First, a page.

Tens of thousands of Brazilian women are expected to take to the streets on Saturday, protesting what they see as the misogynist ways of one of Brazil's most divisive presidential candidates in years: right-wing Congressman Jair Bolsonaro.
In a series of marches stretching from Manaus in the Amazon jungle to the megacity of Sao Paulo in the nation's southeast, demonstrators organized under the hash tag #EleNao, or #NotHim, are pledging not to vote for the candidate who has made light of rape and called the gender pay gap justified.
Bolsonaro, a federal deputy from Rio de Janeiro, is the frontrunner in opinion polls, winning over many Brazilians with his ultra-hard-line stance on crime, unvarnished rhetoric, and a career that has been largely free of corruption accusations.
Yet he has also repelled many by commentary widely considered sexist, misogynist, and homophobic.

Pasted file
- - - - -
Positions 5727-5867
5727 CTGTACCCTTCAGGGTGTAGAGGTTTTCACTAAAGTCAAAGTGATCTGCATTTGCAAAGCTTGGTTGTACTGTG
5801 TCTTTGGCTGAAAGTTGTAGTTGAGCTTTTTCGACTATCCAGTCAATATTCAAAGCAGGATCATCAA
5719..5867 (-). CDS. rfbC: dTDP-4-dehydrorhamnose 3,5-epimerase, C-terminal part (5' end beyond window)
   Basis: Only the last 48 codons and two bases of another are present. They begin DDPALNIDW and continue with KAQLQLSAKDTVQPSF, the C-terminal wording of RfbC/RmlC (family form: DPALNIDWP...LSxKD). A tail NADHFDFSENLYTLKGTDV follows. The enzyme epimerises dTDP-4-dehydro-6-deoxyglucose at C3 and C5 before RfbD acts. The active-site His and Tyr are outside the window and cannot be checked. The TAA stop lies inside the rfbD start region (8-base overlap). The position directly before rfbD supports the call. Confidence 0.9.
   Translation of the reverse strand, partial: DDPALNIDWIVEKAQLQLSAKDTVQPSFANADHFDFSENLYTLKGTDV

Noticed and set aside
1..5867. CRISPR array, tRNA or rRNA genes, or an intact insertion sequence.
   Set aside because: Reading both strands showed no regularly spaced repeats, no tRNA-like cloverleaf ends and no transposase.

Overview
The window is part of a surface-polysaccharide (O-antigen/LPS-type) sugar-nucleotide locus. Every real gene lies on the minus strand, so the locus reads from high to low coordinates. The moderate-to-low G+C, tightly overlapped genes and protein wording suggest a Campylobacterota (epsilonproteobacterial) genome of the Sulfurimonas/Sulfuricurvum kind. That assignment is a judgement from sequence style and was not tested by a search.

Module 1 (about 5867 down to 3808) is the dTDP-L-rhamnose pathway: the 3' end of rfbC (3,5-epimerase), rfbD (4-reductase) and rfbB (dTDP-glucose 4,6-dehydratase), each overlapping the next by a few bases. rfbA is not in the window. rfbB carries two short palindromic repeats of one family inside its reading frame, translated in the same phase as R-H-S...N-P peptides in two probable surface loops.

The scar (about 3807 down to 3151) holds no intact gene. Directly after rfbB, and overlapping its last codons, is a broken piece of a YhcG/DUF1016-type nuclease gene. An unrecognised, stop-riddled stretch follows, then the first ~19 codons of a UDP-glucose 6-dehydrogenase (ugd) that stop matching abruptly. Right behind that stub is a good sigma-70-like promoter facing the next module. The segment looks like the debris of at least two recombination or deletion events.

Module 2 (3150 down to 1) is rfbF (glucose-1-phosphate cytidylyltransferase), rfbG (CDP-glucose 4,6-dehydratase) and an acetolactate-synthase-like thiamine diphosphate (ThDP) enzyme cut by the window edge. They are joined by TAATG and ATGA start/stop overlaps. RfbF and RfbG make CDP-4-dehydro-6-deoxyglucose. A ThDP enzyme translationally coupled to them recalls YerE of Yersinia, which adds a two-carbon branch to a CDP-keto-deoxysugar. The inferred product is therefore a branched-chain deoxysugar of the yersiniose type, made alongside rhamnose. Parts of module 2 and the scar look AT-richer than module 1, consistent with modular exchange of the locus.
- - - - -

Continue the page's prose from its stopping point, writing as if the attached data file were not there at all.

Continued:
His relative lack of support among women could spell trouble for the candidate, a former army captain who has become the market favorite after embracing free-market policies on the campaign trail.
His biggest rival and likely opponent in a probable second round run-off is leftist candidate Fernando Haddad.
Former Sao Paulo mayor Haddad is running for the Workers Party, whose jailed founder, former president Luiz Inacio Lula da Silva, was barred from the election by a corruption conviction. Despite widespread dislike of the Workers Party, Haddad has surged in polls with support from the working class and many voters who cannot stomach his right-wing opponent.
According to a recent survey by pollster Ibope, 18 percent of women plan to vote for Bolsonaro in the Oct. 7 first round, versus 36 percent of men. In an Oct. 28 second round scenario, among those who expressed a preference, women plumped 47 to 30 percent for Haddad over Bolsonaro, while among men 47 percent went for Bolsonaro, and 37 percent for Haddad.